There are many things I wish I'd known when I started investing and in this blog I look at five of the lessons I've learned from some of the world's most successful investors.
Top investors such as Warren Buffett, Charlie Munger, Ray Dalio and Jim O'Shaughnessy are not only extremely amusing but they also have a deep insight into how to harvest the best possible return from the markets.
Using their quotes as a backdrop, I look at how the data supports their views and why you might want to listen to what they have to say.
If you would like to arrange some financial coaching with Ramin to discuss investment in more depth, then why not check out our Power Hour page. Power Hours are conducted via a one-to-one confidential video call and are tailored to your specific needs, to help you become a better investor.
Investing Advice Lesson 1: Avoid Overtrading
If you're going to invest you want to avoid trading too often.
Top Investor Warren Buffett has a beautiful analogy for overtrading, that compares calling someone who actively trades an investor, to calling someone who repeatedly engages in one night stands a romantic.
Clearly in Warren Buffett’s eyes if you're a proper investor then you just shouldn’t trade that often.
In the quote below he extends this birds and bees analogy to go on to say that he doesn't think many others will achieve long-term investment success if they flip from flower to flower..... In other words if they're always switching investments.
Jim O'Shaughnessy, another top investor, takes this idea one step further. He came up with this brilliant twitter thread below, in which he says "Often in investing, the best thing to do is nothing…."
Avoid Overtrading - The Facts
The company Dalbar does an analysis of investor behavior which they publish every year.
They show that over a 20-year period from 1996 to 2016, the S&P averaged an annual return of about 8.2%, yet the average investor return over the same period was much lower at 4.67%.
The reason the investors didn’t do so well was because the average holding period for equity funds was very short, at just three to four years, and during periods when markets turn downwards the investor holding period became even shorter.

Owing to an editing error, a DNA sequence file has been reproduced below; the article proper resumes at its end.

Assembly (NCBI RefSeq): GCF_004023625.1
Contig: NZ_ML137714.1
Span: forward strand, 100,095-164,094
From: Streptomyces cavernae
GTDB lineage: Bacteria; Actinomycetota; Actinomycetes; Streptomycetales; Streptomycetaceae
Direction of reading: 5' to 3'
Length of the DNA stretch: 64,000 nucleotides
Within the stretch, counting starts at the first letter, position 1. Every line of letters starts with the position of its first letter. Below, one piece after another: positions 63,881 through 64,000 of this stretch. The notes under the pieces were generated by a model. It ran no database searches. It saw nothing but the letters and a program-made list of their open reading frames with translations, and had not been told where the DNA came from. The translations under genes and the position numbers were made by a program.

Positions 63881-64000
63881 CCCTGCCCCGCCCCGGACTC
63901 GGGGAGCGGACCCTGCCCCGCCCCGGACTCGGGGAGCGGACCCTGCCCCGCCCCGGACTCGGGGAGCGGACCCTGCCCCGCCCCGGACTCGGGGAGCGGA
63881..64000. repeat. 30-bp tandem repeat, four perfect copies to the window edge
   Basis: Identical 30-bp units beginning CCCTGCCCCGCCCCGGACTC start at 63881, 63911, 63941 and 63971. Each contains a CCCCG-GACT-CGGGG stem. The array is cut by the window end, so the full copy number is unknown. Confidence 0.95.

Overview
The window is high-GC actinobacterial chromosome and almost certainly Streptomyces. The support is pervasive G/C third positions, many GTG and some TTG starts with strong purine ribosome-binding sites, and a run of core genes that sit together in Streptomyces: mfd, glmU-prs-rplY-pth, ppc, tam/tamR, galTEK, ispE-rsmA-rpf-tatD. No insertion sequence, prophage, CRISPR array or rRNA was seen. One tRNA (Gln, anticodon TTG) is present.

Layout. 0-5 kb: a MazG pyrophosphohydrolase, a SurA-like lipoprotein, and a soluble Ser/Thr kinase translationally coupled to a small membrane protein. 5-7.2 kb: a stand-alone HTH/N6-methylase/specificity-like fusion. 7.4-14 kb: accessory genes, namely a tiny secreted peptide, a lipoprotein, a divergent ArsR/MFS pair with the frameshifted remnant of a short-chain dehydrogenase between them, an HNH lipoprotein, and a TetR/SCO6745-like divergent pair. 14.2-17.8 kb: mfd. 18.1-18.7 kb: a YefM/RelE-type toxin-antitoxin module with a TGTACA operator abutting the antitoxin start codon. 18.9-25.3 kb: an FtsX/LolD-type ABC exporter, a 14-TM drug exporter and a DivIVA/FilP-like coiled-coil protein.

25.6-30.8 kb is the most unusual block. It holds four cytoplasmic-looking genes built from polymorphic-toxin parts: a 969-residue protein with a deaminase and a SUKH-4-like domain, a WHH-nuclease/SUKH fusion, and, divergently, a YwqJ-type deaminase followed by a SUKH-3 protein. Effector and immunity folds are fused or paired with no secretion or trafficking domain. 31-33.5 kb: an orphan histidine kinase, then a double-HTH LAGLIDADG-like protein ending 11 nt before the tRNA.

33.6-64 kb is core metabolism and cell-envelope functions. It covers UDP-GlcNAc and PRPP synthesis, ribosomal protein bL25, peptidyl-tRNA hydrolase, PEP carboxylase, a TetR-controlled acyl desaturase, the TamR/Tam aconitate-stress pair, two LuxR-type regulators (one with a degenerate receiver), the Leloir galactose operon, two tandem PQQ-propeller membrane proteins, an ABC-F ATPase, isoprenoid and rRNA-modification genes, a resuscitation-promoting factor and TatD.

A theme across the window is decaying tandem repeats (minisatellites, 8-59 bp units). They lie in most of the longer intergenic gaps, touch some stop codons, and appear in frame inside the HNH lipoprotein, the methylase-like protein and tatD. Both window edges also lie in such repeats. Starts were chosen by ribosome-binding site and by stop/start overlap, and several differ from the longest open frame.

If the investors had simply held onto their funds for longer they could have reaped more than a 8% return!
So the message here is not to react to short-term market conditions. Don't sell when markets fall and buy when everyone else is buying because this leads to bad decisions.
If you want to learn more about behavioural investing then check out our blog Animal Spirits Rule
Investing Advice Lesson 2: Don’t Chase Returns
Another type of bad behavior can be to chase returns. An alternative way of thinking about this is you should try to avoid following the herd.
In the quote below, Warren Buffett describes fear and greed as being like super contagious diseases. He says he never tries to anticipate their arrival. But when they do arrive he simply attempts to be fearful when other people are greedy, and greedy when others are fearful.
This means he sells when prices are too high and everyone is buying, and he buys when prices fall and other people are selling.
Don’t Chase Returns - The Facts
One way to tell whether people are greedy or fearful is to look at valuations.
In the graph below we've got the valuations on the S&P 500 going back 20 years. This is the forward 12-month price to earning (P/E) ratio which divides the price of the index today by the forecast 12-month earnings.
Another way to think about this is how many dollars people are willing to pay for every dollar of forecast profit.
When markets are overpriced, as they were in the dot-com bubble, people were willing to pay about $23 for every dollar of earnings. But during the global financial crisis people were only willing to pay $8 for every dollar of earnings.